The changing of nationality is a problem that needs fixing

The international break usually brings with it a sense of excitement, as well as a small tinge of dread. Mostly depending on who England are playing.

But for the last ten months, as well as following England, I've found myself following the fortunes of the US too. I don't think there is anything strange in this. I live in America, and want the national side to do well, albeit begrudgingly. It doesn't mean I cheer when they score. But I like getting to know who is in the squad, the up-and-coming players etc... In essence, it's kind of fun getting to know a new national team after years of waiting for England to disappoint me.

There is one factor to following the United States' fortunes that is starting to bug me, however. Some of their players don't appear to be American.

The notion of nationality has intrigued me for a number of years, ever since a guy I shared a house with at Uni claimed he was Irish (despite the Celtic cross tattoo on his arm, it turned out he wasn't Irish at all. He even thought the 'R' in IRA stood for Royalist). I found this a strange concept, but it made me broaden my thinking in terms of what makes up someone's national identity.

In the years since, I've tried to figure out a way of setting ground rules for international football (as Fifa have made the lines of football nationality increasingly blurry). This has been difficult as I myself am English. My parents are both English, as are my grandparents. So I decided recently to turn to my friends for help. The majority are overwhelmingly British, apart from two guys. One Irish (born in Ireland, to Irish parents, but raised in Britain from an early age) and one Danish (born in Denmark, to a Danish dad and English mum, raised in Denmark, but now living in Britain). Neither see themselves as British. Here was a good starting point, I thought. But it wasn't until Saturday's game between the US and Honduras that I really started to apply it in footballing terms.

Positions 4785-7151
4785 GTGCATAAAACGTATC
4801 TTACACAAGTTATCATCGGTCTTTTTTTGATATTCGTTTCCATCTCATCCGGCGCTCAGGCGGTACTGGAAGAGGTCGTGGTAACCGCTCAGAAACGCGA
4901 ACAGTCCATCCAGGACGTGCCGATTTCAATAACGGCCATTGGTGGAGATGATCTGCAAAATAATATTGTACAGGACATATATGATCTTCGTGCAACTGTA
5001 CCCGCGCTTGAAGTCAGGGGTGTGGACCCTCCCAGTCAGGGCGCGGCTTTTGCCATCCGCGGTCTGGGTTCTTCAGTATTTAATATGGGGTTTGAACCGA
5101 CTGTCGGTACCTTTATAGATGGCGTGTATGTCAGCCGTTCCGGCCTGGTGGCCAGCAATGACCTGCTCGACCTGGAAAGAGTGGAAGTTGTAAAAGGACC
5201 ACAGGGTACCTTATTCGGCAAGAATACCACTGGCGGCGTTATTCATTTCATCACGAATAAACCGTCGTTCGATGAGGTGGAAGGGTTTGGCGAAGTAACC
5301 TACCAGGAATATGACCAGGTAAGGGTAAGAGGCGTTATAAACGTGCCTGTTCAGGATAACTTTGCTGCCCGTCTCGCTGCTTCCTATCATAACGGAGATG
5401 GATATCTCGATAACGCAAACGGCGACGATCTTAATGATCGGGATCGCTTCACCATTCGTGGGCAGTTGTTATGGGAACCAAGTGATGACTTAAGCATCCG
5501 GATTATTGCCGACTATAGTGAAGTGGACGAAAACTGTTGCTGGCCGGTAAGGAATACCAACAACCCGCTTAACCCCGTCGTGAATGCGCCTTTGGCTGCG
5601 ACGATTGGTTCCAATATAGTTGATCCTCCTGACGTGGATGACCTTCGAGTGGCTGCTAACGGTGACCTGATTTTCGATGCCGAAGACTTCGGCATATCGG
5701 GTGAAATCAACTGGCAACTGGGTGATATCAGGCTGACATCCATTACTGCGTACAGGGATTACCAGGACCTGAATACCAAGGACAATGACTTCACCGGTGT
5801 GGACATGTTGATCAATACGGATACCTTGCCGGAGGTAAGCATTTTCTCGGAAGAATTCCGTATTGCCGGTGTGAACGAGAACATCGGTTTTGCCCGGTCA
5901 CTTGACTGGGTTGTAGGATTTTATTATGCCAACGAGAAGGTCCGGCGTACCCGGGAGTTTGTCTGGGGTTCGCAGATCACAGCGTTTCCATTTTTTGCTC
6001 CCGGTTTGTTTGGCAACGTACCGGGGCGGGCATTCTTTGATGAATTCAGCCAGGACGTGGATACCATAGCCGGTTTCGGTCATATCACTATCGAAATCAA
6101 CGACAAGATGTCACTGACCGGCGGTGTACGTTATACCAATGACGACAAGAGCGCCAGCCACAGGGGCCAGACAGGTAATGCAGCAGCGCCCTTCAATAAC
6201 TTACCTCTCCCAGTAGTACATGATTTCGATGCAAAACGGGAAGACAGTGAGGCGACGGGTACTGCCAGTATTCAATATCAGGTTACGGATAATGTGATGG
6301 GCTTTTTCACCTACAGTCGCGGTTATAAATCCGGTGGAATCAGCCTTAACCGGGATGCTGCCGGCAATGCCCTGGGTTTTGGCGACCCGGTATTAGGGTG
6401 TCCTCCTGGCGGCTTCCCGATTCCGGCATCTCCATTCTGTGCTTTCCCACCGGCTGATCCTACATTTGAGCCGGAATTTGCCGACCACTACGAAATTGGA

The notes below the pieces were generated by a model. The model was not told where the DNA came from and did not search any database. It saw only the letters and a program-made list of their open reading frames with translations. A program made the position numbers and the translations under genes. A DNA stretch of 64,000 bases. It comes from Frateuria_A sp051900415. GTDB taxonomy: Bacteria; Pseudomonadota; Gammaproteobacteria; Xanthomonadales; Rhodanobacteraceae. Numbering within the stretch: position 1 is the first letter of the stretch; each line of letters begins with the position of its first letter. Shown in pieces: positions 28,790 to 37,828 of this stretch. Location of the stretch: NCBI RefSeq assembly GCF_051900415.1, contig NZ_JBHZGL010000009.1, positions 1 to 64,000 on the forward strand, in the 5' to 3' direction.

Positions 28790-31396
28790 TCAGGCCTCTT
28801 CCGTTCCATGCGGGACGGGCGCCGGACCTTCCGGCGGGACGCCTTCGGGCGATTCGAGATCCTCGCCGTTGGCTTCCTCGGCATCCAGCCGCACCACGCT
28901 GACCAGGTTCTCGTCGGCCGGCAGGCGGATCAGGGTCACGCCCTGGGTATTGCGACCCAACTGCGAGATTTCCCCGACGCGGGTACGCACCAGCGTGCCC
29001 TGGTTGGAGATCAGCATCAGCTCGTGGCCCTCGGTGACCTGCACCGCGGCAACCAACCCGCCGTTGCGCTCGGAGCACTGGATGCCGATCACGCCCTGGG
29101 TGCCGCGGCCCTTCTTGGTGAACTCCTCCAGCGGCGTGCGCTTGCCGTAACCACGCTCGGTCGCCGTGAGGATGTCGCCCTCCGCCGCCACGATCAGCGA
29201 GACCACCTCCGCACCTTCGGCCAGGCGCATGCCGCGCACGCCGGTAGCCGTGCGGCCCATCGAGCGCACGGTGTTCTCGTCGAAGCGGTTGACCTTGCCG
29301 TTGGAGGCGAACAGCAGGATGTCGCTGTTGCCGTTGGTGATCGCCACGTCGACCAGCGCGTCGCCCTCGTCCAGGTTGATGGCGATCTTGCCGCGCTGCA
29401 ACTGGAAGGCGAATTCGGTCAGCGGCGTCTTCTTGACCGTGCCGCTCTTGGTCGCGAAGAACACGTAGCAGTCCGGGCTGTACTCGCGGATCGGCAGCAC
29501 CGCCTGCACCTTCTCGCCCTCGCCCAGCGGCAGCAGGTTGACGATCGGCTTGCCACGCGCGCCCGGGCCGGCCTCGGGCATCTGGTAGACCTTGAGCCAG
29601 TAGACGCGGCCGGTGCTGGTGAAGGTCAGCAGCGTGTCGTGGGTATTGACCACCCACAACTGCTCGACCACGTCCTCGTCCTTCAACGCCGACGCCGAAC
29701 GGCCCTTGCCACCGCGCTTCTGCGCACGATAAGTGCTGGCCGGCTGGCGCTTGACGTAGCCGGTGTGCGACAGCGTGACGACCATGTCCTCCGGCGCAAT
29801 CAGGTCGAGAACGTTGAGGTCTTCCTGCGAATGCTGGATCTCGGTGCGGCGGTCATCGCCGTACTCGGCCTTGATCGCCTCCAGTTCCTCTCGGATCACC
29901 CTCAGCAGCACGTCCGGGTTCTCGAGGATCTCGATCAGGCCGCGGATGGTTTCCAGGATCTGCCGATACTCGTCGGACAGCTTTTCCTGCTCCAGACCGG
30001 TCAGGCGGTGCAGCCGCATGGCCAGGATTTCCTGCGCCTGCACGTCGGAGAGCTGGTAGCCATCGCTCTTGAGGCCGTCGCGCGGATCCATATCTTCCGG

In Miami, Jurgen Klinsmann included yet another German in his starting XI. Don't let the name fool you, Danny Williams is German. Born in Karlsruhe to an American father and German mother, the 22-year-old grew up in Germany, learned his football at Freiburg and now plays in the Bundesliga for Hoffenheim. Also, according to an interview with ussoccer.com, the midfielder made his first trip to the States this year. Not very American, I think you'll agree. Now I'm not destroying the guy, under Fifa rules he is entitled to play for the US. However, the only aspect of his life linking him to the country is his dad. Under my rules, he would be classed as German, as the evidence proves this without reasonable doubt. There are more cases of this in the US team, Tim Chandler being the other recent one. Jermaine Jones before him. A growing number of American/Mexican players are also undecided over where their international future lies. Although many of these players grew up in the States.

Williams' case is not the worst example of nationality swapping of course, it's just one that is closer to my attention than usual. Alex Bruce playing for Ireland (when in reality he's English) then deciding it didn't really `count and wanting to play for Northern Ireland is worse. As are a whole host of “naturalised” Brazilians playing for Poland, Tunisia, Japan and Croatia (to name but a few countries). For me they all makes international football a laughable concept.

Maybe it's because, having followed England for so long, I've got used to having English players representing England (Owen Hargreaves apart, he should have played for Canada). Or maybe it's because I hold just one passport. Either way, if you can continually pick and choose your country, why have international football at all. Isn't picking and choosing what we have club football for?